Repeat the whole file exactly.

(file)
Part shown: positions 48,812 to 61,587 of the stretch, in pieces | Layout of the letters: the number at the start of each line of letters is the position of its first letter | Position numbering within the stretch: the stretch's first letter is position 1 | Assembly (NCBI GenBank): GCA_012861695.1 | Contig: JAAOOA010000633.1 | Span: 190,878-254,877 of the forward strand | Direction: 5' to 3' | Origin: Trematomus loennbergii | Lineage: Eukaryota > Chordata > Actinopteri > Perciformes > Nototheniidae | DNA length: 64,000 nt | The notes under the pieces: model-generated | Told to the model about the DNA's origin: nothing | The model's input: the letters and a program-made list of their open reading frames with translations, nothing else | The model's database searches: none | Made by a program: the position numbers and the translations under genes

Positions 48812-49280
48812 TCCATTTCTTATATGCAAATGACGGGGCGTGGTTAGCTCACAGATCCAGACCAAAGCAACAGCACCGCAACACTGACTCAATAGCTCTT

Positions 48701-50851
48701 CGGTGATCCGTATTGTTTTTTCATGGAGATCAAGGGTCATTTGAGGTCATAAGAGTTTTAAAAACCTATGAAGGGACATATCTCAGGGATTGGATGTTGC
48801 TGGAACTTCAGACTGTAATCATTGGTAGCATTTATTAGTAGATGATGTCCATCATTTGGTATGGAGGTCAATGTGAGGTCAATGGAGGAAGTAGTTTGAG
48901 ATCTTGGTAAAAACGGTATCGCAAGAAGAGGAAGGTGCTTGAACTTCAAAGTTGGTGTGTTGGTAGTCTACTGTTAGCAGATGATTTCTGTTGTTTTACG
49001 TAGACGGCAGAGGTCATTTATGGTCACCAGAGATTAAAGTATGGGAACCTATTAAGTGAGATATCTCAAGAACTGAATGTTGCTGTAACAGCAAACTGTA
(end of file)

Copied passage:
Part shown: positions 48,812 to 61,587 of the stretch, in pieces | Layout of the letters: the number at the start of each line of letters is the position of its first letter | Position numbering within the stretch: the stretch's first letter is position 1 | Assembly (NCBI GenBank): GCA_012861695.1 | Contig: JAAOOA010000633.1 | Span: 190,878-254,877 of the forward strand | Direction: 5' to 3' | Origin: Trematomus loennbergii | Lineage: Eukaryota > Chordata > Actinopteri > Perciformes > Nototheniidae | DNA length: 64,000 nt | The notes under the pieces: model-generated | Told to the model about the DNA's origin: nothing | The model's input: the letters and a program-made list of their open reading frames with translations, nothing else | The model's database searches: none | Made by a program: the position numbers and the translations under genes

Positions 48812-49280
48812 TCCATTTCTTATATGCAAATGACGGGGCGTGGTTAGCTCACAGATCCAGACCAAAGCAACAGCACCGCAACACTGACTCAATAGCTCTT

Positions 48701-50851
48701 CGGTGATCCGTATTGTTTTTTCATGGAGATCAAGGGTCATTTGAGGTCATAAGAGTTTTAAAAACCTATGAAGGGACATATCTCAGGGATTGGATGTTGC
48801 TGGAACTTCAGACTGTAATCATTGGTAGCATTTATTAGTAGATGATGTCCATCATTTGGTATGGAGGTCAATGTGAGGTCAATGGAGGAAGTAGTTTGAG
48901 ATCTTGGTAAAAACGGTATCGCAAGAAGAGGAAGGTGCTTGAACTTCAAAGTTGGTGTGTTGGTAGTCTACTGTTAGCAGATGATTTCTGTTGTTTTACG
49001 TAGACGGCAGAGGTCATTTATGGTCACCAGAGATTAAAGTATGGGAACCTATTAAGTGAGATATCTCAAGAACTGAATGTTGCTGTAACAGCAAACTGTA